October 20, 1995.
Appeal from the Circuit Court, Fayette County, Daniel L. Pflum, J.
Carol Sparks Drake Parr Richey Obremskey Morton, Lebanon, for appellant.
Stephen E. Schrumpf, McNeely, Sanders, Stephenson Thopy, Shelbyville, for appellees.
Stacey Koors, a minor, by her guardian ad litem, Ronald T. Urdal, appeals the trial court's judgment distributing $50,000.00 in life insurance proceeds paid upon the death of Stacey's father, Jeff Koors [Father] to the guardian of Stacey and her two brothers for the benefit of all three children. The sole issue on appeal is:
whether the trial court erred in ordering the life insurance proceeds to be paid to the guardian of the three Koors children, notwithstanding the fact that the decedent policy holder, Father, had named Stacey as the sole beneficiary under the policy.
The facts are undisputed: the case was submitted to the court on an agreed statement of facts. Jeff and Lois Koors were simultaneously killed in an automobile accident in 1989. At the time of their deaths, they had three minor children, Steven (age 12), Stacey (age 6), and Shane (age 2).
Jeff and Lois were married in January of 1983. Steven was Lois' child from an earlier relationship and had been born in 1977. Stacey was born to Father and Lois in 1983.
In December of 1984, Father began working for the Ford Motor Company. Through his employment, Father was eligible for group health and life insurance. Father obtained health insurance for all his dependents, Lois, Steven, and Stacey. However, when completing the beneficiary designation for the life and accidental death insurance, he designated Stacey as the sole beneficiary. (Father did not specify his wife, Lois, or his stepson, Steven as beneficiaries.) Under the terms of the life and accidental death policy, Father had the right to name the beneficiary of his choice and retained the right to change his beneficiary at any time.
Father adopted Steven in March of 1987. Shane was born to the marriage in June of 1987.
Father never changed the beneficiary of the life insurance policy, nor did he ever manifest an intention to do so. At the time of Father's death in 1989, Stacey remained the sole beneficiary under the policy.
Before his death in 1989, Father purchased life insurance from J.C. Penney. Under this policy, Father made no beneficiary designation. Accordingly, the policy provisions controlled the distribution of the benefits upon Father's death. The proceeds were paid to the guardian of the Koors children for the benefit of all three children. Although not stated in the briefs, it appears from a reading of the J.C. Penney policy that it paid $100,000.00 upon Father's death.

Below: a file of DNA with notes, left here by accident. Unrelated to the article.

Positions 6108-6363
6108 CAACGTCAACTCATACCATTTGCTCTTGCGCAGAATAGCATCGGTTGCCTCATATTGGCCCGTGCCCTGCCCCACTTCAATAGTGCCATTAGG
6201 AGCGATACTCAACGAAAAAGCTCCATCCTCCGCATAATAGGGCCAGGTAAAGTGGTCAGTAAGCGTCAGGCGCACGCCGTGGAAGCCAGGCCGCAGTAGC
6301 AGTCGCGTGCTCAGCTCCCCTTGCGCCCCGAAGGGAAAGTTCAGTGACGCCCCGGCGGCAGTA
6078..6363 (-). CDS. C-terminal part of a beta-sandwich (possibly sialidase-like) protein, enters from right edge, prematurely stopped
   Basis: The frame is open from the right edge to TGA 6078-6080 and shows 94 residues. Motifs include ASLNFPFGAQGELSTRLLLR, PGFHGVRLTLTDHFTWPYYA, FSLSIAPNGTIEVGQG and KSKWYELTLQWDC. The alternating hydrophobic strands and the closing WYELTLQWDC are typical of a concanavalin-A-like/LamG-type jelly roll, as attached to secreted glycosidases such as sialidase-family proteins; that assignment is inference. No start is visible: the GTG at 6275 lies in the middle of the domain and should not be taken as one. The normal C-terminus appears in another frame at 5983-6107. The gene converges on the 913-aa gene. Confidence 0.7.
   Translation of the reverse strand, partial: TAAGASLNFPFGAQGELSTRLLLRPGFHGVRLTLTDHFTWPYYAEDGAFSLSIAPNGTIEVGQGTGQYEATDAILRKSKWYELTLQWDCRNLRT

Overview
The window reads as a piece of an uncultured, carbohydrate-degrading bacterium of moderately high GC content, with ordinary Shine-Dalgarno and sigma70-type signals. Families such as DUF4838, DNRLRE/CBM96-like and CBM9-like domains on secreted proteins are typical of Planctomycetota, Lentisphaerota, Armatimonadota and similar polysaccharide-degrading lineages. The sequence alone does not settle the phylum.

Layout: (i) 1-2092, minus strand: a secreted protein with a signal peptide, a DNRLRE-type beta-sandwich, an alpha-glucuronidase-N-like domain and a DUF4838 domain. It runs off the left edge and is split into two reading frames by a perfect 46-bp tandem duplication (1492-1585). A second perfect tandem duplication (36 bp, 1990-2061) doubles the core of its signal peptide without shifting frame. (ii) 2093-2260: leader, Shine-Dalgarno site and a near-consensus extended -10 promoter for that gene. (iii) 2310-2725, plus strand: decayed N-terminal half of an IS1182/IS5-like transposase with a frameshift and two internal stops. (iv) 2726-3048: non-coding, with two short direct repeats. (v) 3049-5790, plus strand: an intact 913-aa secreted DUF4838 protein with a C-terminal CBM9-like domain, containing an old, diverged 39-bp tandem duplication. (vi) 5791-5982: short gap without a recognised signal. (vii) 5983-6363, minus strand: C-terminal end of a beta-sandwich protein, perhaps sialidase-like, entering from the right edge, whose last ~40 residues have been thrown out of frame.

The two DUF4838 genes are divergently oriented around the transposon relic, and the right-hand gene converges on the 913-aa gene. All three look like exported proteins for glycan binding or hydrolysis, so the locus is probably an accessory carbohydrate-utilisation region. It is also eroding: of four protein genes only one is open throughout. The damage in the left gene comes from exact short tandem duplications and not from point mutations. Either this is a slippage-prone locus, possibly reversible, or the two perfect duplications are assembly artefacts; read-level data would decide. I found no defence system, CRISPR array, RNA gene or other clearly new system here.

The trial court relied on equitable principles in determining that the $50,000.00 insurance proceeds from Father's policy, that had named Stacey as the sole beneficiary, should be paid to the guardian for the benefit of all three Koors children. The trial court found:
"[t]he question is, what would Stacey do if she were 18 when her parents were killed? Would she have shared with her brothers, as a member of a loving and close family, or would she have kept it for herself?"
The named beneficiary of a life insurance policy is entitled to the proceeds upon the death of the insured. Distler v. Horace Mann Life Insurance Company (1994), Ind. App., 644 N.E.2d 918, 922, trans. denied; Hancock v. Kentucky Central Life Insurance Company (1988), Ind. App., 527 N.E.2d 720, 725, trans. denied. Cook v. Equitable Life Assurance (1981), Ind. App., 428 N.E.2d 110, 116, trans. denied. In all three of the above cases, we upheld the payment of life insurance proceeds to the decedents' ex-wives who had been named as the beneficiaries of the policies in question.
Cook, in particular, guides our decision. In Cook, we upheld the payment of life insurance proceeds to the ex-wife despite the facts that 1) the husband had remarried, 2) a child was born of the new marriage, and 3) the husband/father had executed a holographic will stating his wish that the insurance proceeds be paid to his new wife and child. Id. In so holding, we stated:
We may be sympathetic to the cause of the decedent's widow and son, and it might seem that a departure from the general rule in an attempt to do equity under these facts would be noble. Nevertheless, such a course is fraught with the dangers of eroding a solidly paved pathway of the law and leaving in its stead only a gaping hole of uncertainty. Public policy requires that the insurer, insured, and beneficiary alike should be able to rely on the certainty that policy provisions pertaining to the naming and changing of beneficiaries will control except in extreme situations.
The principle of stare decisis requires that we reverse the trial court in the present case. The equities in Cook favoring a departure from the express terms of the insurance contract are much more compelling than those in the present case.
When Father named Stacey as the sole beneficiary under the policy, he did not name either his wife or his stepson. Although Father could have changed beneficiaries at any time before his death, he did not. Stacey was the sole beneficiary under the policy and therefore, we must reverse.
NAJAM and GARRARD, JJ., concur.